I am entirely supportive of using the law to protect wildlife from persecution. And I fully recognise that nature truly is “red in tooth and claw”. But whether we like it not we live in an environment which is managed by man and we cannot simply abdicate our responsibility for that management.
The lamb in the picture was attacked last night or early this morning by a raven. It was still alive, probably sleeping, when it was attacked and indeed when it was found. Raven numbers on the estate are increasing year and year and this year we have seen them taking curlew eggs and they will of course be doing the same thing with the eggs of lapwings, black grouse and other ground nesting birds.
Through all this farmers and land managers are currently powerless to introduce any sort of management regime to try and create some balance. The result is inevitable. The successful predators do well; everything else suffers.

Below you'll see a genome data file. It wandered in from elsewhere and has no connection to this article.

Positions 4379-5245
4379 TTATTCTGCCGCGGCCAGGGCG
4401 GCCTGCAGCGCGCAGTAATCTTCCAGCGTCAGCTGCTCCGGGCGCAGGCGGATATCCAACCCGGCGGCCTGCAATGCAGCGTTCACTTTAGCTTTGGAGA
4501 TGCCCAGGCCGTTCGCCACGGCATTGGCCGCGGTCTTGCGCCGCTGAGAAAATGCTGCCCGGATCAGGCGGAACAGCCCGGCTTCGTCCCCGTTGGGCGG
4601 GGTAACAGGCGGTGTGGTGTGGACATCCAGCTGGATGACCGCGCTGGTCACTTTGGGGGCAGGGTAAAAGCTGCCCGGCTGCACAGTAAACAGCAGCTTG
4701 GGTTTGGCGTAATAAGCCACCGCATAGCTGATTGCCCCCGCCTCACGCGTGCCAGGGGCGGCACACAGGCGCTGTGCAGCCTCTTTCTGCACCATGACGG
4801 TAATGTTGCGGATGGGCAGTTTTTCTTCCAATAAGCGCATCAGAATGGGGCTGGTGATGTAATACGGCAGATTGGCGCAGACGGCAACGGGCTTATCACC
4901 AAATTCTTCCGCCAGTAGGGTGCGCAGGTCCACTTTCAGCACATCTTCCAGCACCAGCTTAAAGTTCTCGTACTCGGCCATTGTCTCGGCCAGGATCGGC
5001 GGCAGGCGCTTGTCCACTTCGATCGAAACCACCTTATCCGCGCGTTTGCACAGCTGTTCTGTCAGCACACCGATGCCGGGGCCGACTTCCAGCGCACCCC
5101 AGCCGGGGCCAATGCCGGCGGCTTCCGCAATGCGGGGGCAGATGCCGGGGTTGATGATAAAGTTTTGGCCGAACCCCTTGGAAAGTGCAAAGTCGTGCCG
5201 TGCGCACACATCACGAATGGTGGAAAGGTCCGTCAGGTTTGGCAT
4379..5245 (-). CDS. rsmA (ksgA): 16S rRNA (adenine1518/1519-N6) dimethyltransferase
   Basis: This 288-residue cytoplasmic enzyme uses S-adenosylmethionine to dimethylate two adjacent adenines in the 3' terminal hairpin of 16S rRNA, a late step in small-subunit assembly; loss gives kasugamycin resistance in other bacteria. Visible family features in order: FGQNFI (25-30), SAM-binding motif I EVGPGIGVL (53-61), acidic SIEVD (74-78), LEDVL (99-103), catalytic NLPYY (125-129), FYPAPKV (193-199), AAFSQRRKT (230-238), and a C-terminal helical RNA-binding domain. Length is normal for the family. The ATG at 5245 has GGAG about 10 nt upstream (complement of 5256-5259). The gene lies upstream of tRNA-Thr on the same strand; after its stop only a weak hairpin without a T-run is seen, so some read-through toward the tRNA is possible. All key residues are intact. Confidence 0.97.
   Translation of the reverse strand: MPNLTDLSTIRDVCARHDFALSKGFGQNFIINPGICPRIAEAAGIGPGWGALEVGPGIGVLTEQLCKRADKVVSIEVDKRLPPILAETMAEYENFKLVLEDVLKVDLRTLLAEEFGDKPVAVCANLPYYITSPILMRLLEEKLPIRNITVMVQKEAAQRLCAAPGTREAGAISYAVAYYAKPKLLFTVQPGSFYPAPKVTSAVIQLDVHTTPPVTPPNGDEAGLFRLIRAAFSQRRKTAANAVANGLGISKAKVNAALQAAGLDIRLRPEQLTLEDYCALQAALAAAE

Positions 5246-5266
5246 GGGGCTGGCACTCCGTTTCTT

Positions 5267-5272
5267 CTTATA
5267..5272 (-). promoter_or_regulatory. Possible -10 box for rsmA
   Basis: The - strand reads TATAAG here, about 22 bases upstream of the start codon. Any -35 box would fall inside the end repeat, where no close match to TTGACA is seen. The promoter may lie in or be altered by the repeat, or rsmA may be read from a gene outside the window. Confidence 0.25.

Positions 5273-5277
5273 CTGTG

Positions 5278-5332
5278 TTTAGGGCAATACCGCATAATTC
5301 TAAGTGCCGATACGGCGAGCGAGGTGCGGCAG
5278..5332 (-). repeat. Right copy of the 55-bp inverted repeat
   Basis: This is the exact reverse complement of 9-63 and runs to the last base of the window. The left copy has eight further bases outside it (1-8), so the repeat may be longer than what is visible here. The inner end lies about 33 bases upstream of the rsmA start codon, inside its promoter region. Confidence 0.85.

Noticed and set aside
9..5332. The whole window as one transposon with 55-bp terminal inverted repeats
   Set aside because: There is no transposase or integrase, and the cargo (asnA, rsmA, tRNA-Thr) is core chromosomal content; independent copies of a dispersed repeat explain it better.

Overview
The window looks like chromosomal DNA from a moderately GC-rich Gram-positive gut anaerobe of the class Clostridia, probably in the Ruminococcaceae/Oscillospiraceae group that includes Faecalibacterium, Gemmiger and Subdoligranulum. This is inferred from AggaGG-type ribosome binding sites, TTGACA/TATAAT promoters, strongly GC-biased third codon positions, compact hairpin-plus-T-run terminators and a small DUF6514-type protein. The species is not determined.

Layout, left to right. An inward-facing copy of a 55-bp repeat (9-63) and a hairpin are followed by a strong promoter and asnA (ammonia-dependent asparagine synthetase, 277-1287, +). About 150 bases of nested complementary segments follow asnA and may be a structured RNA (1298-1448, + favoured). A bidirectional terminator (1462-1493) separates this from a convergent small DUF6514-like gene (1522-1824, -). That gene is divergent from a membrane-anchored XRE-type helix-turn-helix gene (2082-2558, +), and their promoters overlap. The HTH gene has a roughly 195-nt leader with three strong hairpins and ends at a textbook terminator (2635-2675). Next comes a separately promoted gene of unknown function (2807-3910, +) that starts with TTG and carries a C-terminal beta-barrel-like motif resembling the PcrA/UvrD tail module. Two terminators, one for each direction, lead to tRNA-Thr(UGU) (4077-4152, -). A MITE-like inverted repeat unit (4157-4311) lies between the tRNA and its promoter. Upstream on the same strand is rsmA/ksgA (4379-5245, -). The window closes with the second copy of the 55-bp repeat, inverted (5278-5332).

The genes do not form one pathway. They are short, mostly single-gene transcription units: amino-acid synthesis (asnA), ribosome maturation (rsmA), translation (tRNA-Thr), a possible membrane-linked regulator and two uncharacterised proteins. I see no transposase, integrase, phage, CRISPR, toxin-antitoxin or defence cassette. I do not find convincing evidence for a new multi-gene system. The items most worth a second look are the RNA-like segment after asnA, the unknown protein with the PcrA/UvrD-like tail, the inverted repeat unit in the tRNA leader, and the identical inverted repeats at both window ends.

Man of course is the most successful predator of them all and we have learnt (to differing degrees, I accept) to exercise self-control to ensure that prey species survive. Other predators are unable to exercise the same self-control. Either we act to to balance things out or, in the long term, the predators will destroy themselves by destroying their own food sources. Let’s hope that the time is not too far distant when government and the various single interest groups start to recognise that some level of management control is required for some of nature’s most successful predators.